Surgical hospitalization rates are significantly higher for whites, compared to blacks, Hispanics
MONDAY, Jan. 13, 2014 (HealthDay News) -- Rates of hospitalization for lumbar spinal stenosis surgery vary significantly by race and ethnic group, according to a study published in the Dec. 15 issue of Spine.
Richard L. Skolasky, Sc.D., from Johns Hopkins University in Baltimore, and colleagues utilized data from the Nationwide Inpatient Sample and U.S. Census to calculate associations between race and ethnicity and the rates of surgical hospitalization for lumbar spinal stenosis. Adjustments for age, sex, insurance, income status, geographical location, and comorbidities were made to all models.
The researchers found that, from 2000 through 2009, the overall surgical hospitalization rate for lumbar spinal stenosis increased by 30 percent, with surgical hospitalization rates varying substantially across racial and ethnic groups. White, non-Hispanics had the highest rate (1.074 per 1,000) in 2009, compared with black, non-Hispanics (0.558 per 1,000) and Hispanics (0.339 per 1,000). These differences were seen across time.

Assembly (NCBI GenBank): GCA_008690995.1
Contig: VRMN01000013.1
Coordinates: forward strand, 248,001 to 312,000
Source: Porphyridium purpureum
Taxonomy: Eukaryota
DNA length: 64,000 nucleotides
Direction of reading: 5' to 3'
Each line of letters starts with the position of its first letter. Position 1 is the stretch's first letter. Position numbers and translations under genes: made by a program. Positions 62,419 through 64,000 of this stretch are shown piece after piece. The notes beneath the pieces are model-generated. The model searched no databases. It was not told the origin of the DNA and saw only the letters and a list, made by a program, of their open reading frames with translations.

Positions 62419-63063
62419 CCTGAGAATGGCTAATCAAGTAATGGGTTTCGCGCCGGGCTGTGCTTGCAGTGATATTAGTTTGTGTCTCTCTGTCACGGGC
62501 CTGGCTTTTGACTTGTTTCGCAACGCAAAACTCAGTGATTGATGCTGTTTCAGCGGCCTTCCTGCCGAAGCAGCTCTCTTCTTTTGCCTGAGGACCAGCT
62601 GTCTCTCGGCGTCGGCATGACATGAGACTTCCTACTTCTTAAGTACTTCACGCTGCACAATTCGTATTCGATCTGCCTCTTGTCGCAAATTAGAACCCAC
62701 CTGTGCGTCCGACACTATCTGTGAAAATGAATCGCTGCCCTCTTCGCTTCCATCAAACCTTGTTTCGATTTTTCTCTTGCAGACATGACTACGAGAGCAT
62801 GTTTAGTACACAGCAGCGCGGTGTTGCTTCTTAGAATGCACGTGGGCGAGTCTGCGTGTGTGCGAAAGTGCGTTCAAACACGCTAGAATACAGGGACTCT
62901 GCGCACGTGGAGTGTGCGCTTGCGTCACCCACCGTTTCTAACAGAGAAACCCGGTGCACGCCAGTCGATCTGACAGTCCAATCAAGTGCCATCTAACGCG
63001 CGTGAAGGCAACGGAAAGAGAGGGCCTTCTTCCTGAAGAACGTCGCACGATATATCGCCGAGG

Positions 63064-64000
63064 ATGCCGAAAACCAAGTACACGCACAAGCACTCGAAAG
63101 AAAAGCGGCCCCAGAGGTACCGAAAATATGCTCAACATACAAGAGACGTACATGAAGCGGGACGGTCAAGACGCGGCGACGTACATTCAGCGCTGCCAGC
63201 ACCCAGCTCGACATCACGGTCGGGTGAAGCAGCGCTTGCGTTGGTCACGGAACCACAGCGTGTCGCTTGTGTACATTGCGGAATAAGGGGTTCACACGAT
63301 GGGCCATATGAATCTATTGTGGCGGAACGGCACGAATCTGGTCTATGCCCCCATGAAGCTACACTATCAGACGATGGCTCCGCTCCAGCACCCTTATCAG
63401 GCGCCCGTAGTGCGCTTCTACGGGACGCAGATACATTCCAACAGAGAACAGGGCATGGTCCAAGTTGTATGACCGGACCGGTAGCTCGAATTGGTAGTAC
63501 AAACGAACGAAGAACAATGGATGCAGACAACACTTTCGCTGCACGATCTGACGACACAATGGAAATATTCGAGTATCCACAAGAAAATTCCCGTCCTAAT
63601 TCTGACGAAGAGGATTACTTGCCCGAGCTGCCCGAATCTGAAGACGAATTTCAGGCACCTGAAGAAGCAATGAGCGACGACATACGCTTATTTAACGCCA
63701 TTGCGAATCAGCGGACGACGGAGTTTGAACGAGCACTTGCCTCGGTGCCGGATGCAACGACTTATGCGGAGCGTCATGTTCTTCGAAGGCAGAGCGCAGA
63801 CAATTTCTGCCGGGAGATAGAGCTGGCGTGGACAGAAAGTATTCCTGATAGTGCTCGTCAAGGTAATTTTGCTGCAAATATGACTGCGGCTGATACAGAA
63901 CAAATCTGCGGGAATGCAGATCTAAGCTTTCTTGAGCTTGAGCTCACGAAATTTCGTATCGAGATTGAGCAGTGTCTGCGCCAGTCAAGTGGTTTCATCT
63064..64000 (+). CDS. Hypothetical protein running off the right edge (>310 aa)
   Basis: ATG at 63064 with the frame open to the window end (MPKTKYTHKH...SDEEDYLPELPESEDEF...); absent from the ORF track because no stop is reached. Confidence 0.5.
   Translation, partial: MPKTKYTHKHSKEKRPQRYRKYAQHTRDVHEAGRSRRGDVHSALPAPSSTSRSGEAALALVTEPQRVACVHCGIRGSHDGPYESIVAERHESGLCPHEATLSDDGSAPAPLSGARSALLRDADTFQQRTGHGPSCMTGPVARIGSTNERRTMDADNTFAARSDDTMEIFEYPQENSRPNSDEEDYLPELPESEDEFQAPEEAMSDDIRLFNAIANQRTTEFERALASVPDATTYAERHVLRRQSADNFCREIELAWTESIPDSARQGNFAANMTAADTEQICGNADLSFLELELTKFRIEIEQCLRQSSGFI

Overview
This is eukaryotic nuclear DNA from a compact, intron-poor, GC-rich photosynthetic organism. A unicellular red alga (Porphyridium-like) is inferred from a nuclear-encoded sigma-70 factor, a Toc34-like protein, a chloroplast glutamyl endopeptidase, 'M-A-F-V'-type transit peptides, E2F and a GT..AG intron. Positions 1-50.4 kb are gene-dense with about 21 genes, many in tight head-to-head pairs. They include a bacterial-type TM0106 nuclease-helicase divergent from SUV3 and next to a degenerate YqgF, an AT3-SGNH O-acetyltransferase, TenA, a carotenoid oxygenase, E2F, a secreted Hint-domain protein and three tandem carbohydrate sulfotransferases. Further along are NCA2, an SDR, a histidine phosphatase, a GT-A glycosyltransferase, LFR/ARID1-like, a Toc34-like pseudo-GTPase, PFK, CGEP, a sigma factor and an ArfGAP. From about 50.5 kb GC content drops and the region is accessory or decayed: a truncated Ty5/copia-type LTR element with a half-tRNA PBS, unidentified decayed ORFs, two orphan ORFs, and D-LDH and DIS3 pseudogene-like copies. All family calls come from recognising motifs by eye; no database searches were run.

"Possible causes were (1) differences in clinical decision making among spine care providers with regard to offering surgical care to minority populations; (2) differences in access to care because of financial, educational, or geographical barriers; and (3) differences in attitudes toward surgical care among those of different racial and ethnic groups," the authors write.
Relevant financial activities outside the submitted work were disclosed: board membership, grants, patents, royalties, stocks.
Abstract (http://journals.lww.com/spinejournal/Abstract/2013/12150/United_States_Hospital_Admissions_for_Lumbar.17.aspx )Full Text (subscription or payment may be required) (http://journals.lww.com/spinejournal/Abstract/2013/12150/United_States_Hospital_Admissions_for_Lumbar.17.aspx )